Texas Instruments marks some devices formerly sold by National Semiconductor differently than other TI parts in an effort to provide clear device identification and manufacturing traceability information. The method of presenting the information marked on the device is dependent on the device package size and area available for marking, and the nature or specifications of the device.
The information presented below describes the majority of the device markings that a customer will observe. Specific package marking is provided on a device-by-device basis, but general marking conventions are outlined to help understand device markings similar to those in the examples to the right.
The links below discuss general marking conventions to help understand device markings similar to those in the examples to the right.
Actual top mark content may vary from the web definition. The special codes below are decoded to the actual characters for part marking. National markings may include specific characters to better identify products. For example "DD" Die Step Rev may consist of one or two "C" or "AA" reference in the part marking. Another example, "BBBBB" is a 5 digit Die Revision Number may be decoded as "43ABE" for the actual characters.
* - If space permits
The first line of device marking provides manufacturing information as shown in the schematic.
On smaller packages, such as SOICs, 8-lead MDIPs, and 20-lead PLCCs, the information is encoded somewhat differently to accommodate the smaller area available as shown in the schematic.
The second line of marking describes the specific circuit in the package. The schematics show information shown for typical parts as well as programmable devices.
Automotive grade products will have a unique NSID. The letter "Q" will be added to the standard commercial product marking of the NSID. See the schematics below.
Depending on the device, package size, and customer, additional information might appear in a third or fourth line of marking information. Information that might appear on these lines includes:
Certain very small packages, such as SOT-23, SOT-223, SC70, and SC90, are too small to contain all the information discussed above. Device identification marking is assigned differently and can be found in the Availability, Models, Samples & Pricing section of each device's Part Number link from TI’s home page. Other date code information, which would be typically found in the "first line" marking, is identified on the container labels.
National's enhanced plastic (EP) products are for system requirements which dictate an upgrade from standard commercial off the shelf product (COTS), but don't need the additional requirements associated with QML systems. EP products give customers the means to facilitate their internal qualification of COTS devices, by making available: extended temperature ranges, qualification data, reliability data and baseline control, and more.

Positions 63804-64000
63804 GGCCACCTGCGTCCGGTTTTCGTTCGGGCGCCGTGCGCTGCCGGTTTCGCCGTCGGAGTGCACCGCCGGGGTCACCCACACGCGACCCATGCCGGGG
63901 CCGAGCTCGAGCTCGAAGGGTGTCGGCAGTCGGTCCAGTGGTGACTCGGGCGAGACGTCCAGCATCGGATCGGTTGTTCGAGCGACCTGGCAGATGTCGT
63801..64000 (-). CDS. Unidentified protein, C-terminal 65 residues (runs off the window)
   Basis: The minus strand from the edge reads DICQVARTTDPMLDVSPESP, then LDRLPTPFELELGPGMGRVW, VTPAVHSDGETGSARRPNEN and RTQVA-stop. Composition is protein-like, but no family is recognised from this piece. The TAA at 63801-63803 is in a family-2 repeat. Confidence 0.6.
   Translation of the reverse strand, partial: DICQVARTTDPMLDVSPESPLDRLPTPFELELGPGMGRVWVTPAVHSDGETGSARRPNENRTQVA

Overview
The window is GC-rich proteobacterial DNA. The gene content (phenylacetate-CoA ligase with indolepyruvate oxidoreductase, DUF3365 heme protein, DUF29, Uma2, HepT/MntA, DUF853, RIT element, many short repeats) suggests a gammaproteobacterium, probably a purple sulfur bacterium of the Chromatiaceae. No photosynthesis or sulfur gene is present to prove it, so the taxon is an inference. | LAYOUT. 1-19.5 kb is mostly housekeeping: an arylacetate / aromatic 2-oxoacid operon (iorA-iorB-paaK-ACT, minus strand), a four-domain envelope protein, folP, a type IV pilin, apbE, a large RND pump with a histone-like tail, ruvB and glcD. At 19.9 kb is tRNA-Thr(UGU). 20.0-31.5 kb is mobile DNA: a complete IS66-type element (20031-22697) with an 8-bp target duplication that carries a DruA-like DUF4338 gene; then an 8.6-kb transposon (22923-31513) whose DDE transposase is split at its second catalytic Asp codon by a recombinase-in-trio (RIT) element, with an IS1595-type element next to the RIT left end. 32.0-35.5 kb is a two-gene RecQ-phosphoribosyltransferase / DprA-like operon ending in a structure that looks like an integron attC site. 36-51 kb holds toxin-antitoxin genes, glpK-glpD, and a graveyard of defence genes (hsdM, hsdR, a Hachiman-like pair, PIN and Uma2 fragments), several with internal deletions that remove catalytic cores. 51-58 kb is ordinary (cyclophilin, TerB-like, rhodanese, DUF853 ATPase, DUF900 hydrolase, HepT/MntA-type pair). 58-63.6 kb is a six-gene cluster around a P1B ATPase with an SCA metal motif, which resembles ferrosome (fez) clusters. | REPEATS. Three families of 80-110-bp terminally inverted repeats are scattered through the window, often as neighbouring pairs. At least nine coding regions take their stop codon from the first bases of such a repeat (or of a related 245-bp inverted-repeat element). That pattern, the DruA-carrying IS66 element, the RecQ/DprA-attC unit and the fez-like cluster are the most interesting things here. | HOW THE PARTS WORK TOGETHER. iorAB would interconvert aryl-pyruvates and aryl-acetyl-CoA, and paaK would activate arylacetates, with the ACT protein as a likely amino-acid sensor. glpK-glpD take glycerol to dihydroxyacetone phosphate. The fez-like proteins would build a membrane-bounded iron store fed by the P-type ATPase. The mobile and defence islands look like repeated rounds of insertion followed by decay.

With the wide range of product previously produced by National, additional marking is sometimes needed to indicate a different level of performance or to identify specific functionality. For example, some marks that might occur after the package code or die run code might include the following:
As always, the best source for final confirmation of marking interpretation is to review the information available in the device product folders which can be searched from TI’s home page.
The die run code is a two letter alpha code automatically assigned to each lot by an internal manufacturing system. In case of any device problems, this code facilitates backward traceability to manufacturing processes where containment and corrective actions can be defined. These actions, in turn, minimize, and eventually eliminate any negative impact on customers.
Basic device identification is usually provided in the second line of device marking. As indicated, the general form of the identification is a product line indicator along with a numeric description of the specific device. The table below lists a sampling of device family codes. A full listing of devices, organized by device family prefixes, can be found on TI’s home page.
When present, additional markings between the device identification characters and package code represent device variations that can be thought of as "grade levels" of the product. These might represent:
The exact nature of the variations are defined in product datasheets which can be found through search from TI’s home page.
The temperature range over which a device's operation is specified may vary over different versions of the basic device. In these cases, a temperature range code indicates the specified range. While the list below lists the most common ranges specified, customers are urged to confirm this data on the datasheets accessible in the TI product folders.
Package options are also available for each device type can be viewed in our packaging search tool. Links are available to obtain detailed information on each package type such as mechanical and thermal specifications.
A small sample of packaging codes found within the device description marking is given in the table below:
Products such as single-chip microcontrollers use the same basic device with different on-board programming to achieve a wide-range of functionality. ROM code marking identifies a specific device according to the internal programming.